Roy McMakin
James Harris Gallery, 309A Third Ave S, 903-6220.
Through Nov 15.

My favorite Roy McMakin work is two side-by-side bureaus, one with no knobs on the drawers and the other with all the drawers taken out. The drawers are stacked more or less neatly next to the dresser's skeleton, and the work's title tells you that the drawers are actually too big for the frame. In that very narrow wedge between use and uselessness lies the meaning of the work--more complex than simply a neutered useful object, something to do with happy corruption of systems and trust and comfort, and the sly rebellion of the everyday.

McMakin's best work (such as the bookcase that's tucked under a table laid on its side, which has on its face a refrigerator-style door) deals in such calculated deviation from the usual contexts. At the other end of the spectrum, his work is just furniture, and while it seems not quite adequate to say "just," because much of it is quite lovely (done up in gorgeous woods and generous upholstery and endearing, unusual touches), I haven't found the same thrill that curators and other critics have in the kinds of references he seems to be making: apparently "warming up" the chill of sleek modernism, and invoking your own memories of, and nostalgia for, the past in service of this warmth. These are all fine qualities, but to me they don't suggest the negotiated unknowns of art, but rather the renegotiated knowns of design--a fine distinction, but one worth making.

This, I think, is why McMakin's installations in SAM's Baja to Vancouver don't do him any favors. He built the benches placed in front of video works (and they are very nice indeed, generously proportioned and somehow with the wood's flaws made lovely and essential), and throughout the galleries you find these other nonfunctional benches, of the same proportions but painted a rather industrial, not quite metallic gray. They are installed upside down, or hanging from the ceiling, or so that they appear to be sinking into the floor, and instead of the delirious near miss of the too-big drawers, their nonfunctionality has a stark one-two punch. (And the unfortunate necessity of the politely worded warnings not to sit on the gray benches and please to sit on the wooden ones only strips the work's meaning down further.)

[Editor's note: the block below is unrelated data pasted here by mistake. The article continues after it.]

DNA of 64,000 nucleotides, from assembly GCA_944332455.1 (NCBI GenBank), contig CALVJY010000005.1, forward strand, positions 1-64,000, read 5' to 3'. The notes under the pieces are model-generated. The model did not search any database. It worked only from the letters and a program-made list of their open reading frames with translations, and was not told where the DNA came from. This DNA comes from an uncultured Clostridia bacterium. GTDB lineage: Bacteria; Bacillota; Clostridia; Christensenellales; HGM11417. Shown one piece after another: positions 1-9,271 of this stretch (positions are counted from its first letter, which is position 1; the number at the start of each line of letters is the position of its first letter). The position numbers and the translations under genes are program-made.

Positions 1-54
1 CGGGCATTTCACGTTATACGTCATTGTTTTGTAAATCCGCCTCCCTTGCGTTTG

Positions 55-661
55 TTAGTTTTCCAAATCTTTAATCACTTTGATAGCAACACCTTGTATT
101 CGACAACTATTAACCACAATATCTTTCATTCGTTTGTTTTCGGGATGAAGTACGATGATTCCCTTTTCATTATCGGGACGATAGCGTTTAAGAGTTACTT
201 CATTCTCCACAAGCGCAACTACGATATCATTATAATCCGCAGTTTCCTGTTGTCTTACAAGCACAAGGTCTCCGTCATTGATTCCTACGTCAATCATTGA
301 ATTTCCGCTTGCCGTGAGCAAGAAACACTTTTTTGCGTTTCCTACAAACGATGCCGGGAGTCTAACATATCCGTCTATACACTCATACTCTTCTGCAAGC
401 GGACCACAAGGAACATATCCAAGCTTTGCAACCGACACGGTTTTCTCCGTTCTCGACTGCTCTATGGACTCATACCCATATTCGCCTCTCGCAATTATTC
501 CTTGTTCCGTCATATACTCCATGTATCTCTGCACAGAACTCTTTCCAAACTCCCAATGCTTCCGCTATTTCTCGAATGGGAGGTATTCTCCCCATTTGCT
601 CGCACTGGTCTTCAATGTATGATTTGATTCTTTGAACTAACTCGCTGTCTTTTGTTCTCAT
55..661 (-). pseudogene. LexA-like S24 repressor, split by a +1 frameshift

There's a big McMakin show arriving at the Henry next spring, but for now there's a tiny exhibition at the James Harris Gallery that shows you the enormous potential for significance embedded in his work. This show, a bookcase, a sculpture, some drawings and a belt buckle, features only those named items, and the three sculptural pieces are as elegant as a sentence with an exclamation point at the end.

In fact, it sort of looks like a sentence. It begins with a glittering silver belt buckle with the words "a door" emblazoned on it--one of McMakin's favored bits of wordplay, invoking the words "adore" and "adorn," and doing a bit of Magrittian jousting with words and objects. (I especially like the conclusion you might draw, if you were so inclined, that the belt is the door to the pants.) In the middle of the gallery is a four-shelved bookcase that has a kind of vent pipe thrusting up through it so that it is actually lifted right off the floor (it took me some time to see this). The contrasts are illuminating: the delicate woodwork and the brutally utilitarian pipe, the solidity of the furniture floating a few inches above the ground, craftsmanship invaded by utility, stillness versus movement, as well as whatever gender speculations you might want to make. Here is a work that seems to declare McMakin's larger intentions: to examine the balance between utility and art, a happy struggle between the requirements of each, with occasional outpacing of one by the other.

The last work is one of his globe-y gray-and-white light fixtures that seems to have fallen straight to the floor, exactly where it can do the least good. This, according to the title's inventory, is "a sculpture" and it's interesting to see where McMakin draws the line between art and furniture. Whether or not you believe him is part of the game.